There are some limitations to the current study. First, the video cameras used were not of professional quality and the users were not professional videographers. As a result, some of the video quality was not perfectly clear and it is possible that ball-head impacts may have been out of view or other players obscured the view of a ball-head impact. Secondly, the population observed only represents the Midwest region of the United States, therefore we do not know if other regions would have similar ball-head impact exposure rates. Ball-head impact exposure only included games and not practices. Research has shown that there are differences in ball-head impact exposure in games versus practices with higher rates typically in games (Reynolds et al., 2017; Kaminski et al., 2020b). No kinematics or kinetics of head impacts were recorded. There is also no possible way of knowing why or why not players choose to head the ball.

CONCLUSION

This was the first study since the implementation of the US Soccer heading guidelines to examine ball-head impact exposure in the three age groups (U12-14) who have all begun to practice heading. Ball-head impact exposure levels are still quite low and may not be clinically meaningful as the majority of players experienced 1 ball-head impact or less per game. Males were observed to have significantly more ball-head impacts than females in games during a tournament. Ball-head impact exposure also increased with age in both the males and females. The low levels of ball-head impact exposure may be a positive outcome in the youth since subtle changes have been previously observed in neuropsychological function, symptoms, and balance related to RHI exposure, especially in adult populations.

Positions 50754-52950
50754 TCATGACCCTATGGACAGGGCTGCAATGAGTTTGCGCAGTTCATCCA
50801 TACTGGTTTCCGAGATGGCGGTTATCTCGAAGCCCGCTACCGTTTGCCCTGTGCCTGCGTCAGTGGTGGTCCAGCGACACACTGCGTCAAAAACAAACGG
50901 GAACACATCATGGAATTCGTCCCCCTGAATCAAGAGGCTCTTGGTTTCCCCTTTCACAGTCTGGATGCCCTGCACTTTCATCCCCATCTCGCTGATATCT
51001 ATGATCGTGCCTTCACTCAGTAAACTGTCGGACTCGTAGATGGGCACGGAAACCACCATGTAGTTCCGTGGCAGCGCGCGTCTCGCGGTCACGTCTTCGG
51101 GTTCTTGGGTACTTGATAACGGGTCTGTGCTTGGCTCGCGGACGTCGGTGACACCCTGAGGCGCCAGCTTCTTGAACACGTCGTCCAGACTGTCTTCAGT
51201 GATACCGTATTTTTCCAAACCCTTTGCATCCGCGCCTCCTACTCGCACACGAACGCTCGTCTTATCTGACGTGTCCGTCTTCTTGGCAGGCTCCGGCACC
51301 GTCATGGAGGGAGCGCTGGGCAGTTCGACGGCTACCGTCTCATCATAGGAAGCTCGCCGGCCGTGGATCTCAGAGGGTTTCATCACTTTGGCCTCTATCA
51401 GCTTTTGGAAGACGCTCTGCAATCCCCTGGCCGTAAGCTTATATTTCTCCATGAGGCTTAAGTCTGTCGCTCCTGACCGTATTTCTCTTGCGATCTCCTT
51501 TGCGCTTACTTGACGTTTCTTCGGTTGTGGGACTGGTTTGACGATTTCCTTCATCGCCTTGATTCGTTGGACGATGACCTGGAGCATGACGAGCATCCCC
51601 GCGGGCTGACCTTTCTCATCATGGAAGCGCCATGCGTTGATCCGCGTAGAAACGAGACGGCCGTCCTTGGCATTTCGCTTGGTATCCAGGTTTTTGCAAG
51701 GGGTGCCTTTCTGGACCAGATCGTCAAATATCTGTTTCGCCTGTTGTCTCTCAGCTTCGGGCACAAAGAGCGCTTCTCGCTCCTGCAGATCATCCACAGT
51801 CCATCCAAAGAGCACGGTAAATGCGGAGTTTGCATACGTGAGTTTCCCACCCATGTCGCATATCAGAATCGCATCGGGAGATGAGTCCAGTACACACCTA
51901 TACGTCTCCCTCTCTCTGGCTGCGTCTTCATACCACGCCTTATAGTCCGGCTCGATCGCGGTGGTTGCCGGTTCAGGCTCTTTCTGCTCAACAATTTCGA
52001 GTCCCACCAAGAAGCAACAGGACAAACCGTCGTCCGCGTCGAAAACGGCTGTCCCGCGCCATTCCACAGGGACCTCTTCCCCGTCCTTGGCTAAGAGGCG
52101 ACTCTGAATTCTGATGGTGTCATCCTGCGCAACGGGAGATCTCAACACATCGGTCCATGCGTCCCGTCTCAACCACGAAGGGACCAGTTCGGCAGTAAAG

ACKNOWLEDGEMENTS

We would like to thank the National Sports Center in Blaine, MN for allowing us to conduct our research during one of their many soccer tournaments. We would also like to acknowledge Alissa Strouse for her assistance with the video reliability portion of the study. The experiments comply with the current laws of the country in which they were performed. No funding was received in support of this work. The authors report there are no competing interests to declare. All data generated or analyzed during this study are included in this published article. The datasets available from the corresponding author, who was an organizer of the study.

AUTHOR BIOGRAPHY

Journal of Sports Science and Medicine Victoria E. Wahlquist
Employment: Department of Kinesiology and Applied Physiology, University of Delaware
Degree: PhD
Research interests: Repetitive head impacts in youth soccer, sports-related concussion
E-mail: vwahlq@udel.edu
 

Journal of Sports Science and Medicine Thomas A. Buckley
Employment: Department of Kinesiology and Applied Physiology, University of Delaware
Degree: Professor, EdD
Research interests: Sport-related concussion, repetitive head impacts, postural control/balance
E-mail: tbuckley@udel.edu
 

Journal of Sports Science and Medicine Jaclyn B. Caccese
Employment: School of Health and Rehabilitation Sciences, The Ohio State University College of Medicine
Degree: Assistant Professor, PhD
Research interests: Sport-related concussion, chronic brain injury, postural control
E-mail: Jaclyn.Caccese@osumc.edu
 

Journal of Sports Science and Medicine Joseph J. Glutting
Employment: School of Education, University of Delaware
Degree: Professor, PhD
Research interests: Applied structural equation modeling, multivariate statistics, test construction
E-mail: glutting@udel.edu
 

Journal of Sports Science and Medicine Todd D. Royer
Employment: Department of Kinesiology and Applied Physiology, University of Delaware
Degree: Associate Professor, PhD
Research interests: Biomechanics, energetics of gait
E-mail: royer@udel.edu
 

Journal of Sports Science and Medicine Thomas W. Kaminski
Employment: Department of Kinesiology and Applied Physiology, University of Delaware
Degree: Professor, Director of the Athletic Training Research Laboratory, PhD
Research interests: Repetitive head impacts in soccer, soccer heading, concussion in sport, ankle instability
E-mail: kaminski@udel.edu